From June 12 to July 24, WBUR’s Commonhealth blog will present a weekly series “Brain Matters”, reporting on advances in brain science. Robert Desimone, director of the McGovern Institute for Brain Research at MIT, and Ed Boyden ’99, MNG’99, an associate professor at the McGovern Institute, are among the researchers interviewed in Part One.
The need to understand, treat, and prevent brain disorders is urgent. Such disorders affect at least a billion people worldwide. National Institute of Mental Health director Tom Insel estimates the global cost from brain disorders is around $2.5 billion dollars, “and will go up more than double over the next two decades.”
To address this need, in April 2013 President Barack Obama committed an initial $100 million to fund the development of better tools to study how the human brain works. The initiative—Brain Research through Advancing Neurotechnologies (BRAIN)—aims to identify every neuron in the human brain, and to improve mapping the way groups of neurons work together.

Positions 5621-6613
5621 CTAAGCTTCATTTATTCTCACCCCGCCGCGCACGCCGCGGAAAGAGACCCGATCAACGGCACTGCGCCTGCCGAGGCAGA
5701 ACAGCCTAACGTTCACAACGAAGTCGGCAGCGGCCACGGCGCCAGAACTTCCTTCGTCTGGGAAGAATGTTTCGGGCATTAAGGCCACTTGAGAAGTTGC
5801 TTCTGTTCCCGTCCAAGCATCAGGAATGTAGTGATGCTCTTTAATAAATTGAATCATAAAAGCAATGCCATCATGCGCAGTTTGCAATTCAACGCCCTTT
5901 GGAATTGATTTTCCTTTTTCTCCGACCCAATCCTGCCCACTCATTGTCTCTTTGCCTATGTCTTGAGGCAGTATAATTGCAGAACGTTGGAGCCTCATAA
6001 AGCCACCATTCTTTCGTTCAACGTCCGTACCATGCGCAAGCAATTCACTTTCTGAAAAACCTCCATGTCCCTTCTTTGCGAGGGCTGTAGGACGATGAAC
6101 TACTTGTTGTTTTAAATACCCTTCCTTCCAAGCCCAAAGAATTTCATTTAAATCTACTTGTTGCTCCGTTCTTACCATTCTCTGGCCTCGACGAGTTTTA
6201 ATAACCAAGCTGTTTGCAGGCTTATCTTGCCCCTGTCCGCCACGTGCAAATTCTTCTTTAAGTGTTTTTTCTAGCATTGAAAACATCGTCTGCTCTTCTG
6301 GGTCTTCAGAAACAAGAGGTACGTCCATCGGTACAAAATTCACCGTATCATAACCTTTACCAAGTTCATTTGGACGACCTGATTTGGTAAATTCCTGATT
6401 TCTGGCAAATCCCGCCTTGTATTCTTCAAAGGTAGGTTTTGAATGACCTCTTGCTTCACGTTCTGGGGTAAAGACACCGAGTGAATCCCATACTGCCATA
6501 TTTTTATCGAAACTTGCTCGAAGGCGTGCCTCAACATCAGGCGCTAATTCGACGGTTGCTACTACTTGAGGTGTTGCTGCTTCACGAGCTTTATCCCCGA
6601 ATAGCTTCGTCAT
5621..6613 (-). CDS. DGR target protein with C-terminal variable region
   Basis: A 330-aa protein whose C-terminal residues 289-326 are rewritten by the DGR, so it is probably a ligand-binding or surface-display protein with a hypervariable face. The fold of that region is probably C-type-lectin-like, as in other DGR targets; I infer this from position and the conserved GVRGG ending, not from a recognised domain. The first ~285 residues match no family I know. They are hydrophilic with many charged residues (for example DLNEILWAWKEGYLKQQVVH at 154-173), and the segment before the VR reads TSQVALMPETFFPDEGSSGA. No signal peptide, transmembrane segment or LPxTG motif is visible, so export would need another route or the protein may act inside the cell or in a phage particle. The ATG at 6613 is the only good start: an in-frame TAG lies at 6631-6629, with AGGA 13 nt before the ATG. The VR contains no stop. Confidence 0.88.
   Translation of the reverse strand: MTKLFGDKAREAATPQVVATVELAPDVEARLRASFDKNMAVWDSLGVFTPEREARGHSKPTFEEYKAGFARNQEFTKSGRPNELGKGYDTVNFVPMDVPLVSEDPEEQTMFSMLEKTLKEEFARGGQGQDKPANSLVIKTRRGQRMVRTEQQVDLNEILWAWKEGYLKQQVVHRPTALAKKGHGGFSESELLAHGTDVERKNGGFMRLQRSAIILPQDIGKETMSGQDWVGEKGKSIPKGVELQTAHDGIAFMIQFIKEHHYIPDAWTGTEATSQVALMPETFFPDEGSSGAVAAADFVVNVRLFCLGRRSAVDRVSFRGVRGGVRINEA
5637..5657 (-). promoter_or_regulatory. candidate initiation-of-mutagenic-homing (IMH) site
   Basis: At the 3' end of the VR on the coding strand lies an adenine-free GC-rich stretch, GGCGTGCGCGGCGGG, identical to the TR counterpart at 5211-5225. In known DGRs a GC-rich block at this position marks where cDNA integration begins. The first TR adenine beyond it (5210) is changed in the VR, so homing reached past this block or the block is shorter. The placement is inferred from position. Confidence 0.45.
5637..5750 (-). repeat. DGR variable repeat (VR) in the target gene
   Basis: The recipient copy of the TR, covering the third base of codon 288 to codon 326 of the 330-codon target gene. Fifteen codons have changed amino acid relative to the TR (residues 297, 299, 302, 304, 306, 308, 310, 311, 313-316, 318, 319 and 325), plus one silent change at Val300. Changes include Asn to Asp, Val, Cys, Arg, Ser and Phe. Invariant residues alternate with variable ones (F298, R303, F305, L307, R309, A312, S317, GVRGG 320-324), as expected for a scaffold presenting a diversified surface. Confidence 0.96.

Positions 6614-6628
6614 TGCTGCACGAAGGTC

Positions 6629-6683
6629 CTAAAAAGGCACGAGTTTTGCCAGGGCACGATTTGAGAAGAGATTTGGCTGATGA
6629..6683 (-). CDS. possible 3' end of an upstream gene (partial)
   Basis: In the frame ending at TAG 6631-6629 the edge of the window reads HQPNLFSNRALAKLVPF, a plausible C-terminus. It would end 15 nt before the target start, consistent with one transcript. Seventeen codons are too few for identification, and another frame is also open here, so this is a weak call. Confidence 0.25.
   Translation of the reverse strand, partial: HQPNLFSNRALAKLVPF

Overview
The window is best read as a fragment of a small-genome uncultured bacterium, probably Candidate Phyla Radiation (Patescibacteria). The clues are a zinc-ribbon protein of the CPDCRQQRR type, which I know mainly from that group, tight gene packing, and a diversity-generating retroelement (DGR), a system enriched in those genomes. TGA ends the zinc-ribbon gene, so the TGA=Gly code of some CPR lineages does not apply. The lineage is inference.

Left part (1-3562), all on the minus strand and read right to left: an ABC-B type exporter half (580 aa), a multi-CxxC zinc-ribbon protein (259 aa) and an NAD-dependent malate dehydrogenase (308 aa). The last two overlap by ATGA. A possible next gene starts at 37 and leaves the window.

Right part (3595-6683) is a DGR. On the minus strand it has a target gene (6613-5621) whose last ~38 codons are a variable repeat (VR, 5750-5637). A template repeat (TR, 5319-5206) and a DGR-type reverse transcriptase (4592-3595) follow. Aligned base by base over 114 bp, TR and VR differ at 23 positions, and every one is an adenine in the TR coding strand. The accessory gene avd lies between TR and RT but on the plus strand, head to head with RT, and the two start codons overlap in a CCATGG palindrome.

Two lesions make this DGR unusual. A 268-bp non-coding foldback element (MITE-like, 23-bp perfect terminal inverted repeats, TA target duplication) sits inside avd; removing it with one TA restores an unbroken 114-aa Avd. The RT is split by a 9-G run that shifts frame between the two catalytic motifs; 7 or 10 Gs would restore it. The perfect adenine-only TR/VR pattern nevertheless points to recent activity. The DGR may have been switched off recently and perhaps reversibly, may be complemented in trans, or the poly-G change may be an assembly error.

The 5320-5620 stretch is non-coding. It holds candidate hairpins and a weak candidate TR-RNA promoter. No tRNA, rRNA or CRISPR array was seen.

In making the announcement, Obama noted that humans have sent people to the moon, yet “we still haven’t unlocked the mystery of the three pounds of matter between our ears.” One reason for this? The specialized tools needed for this type of investigation didn’t exist until recently.
In the past few years, the collaborative efforts of researchers from various fields of science have led to the development of many promising new tools. “We might be in the golden age of making such tools,” notes MIT’s Boyden, “because most fields of engineering had not been applied to the brain, so there’s just a gold rush of possibility.” Boyden is the co-creator of optogenetics, a method of manipulating nerve cells in the brain using light.
To learn more about how researchers are working to unlock the mysteries of the brain, visit Brain Matters.
Video: WBUR talks to 11 young neuroscientists about their research, including five from MIT.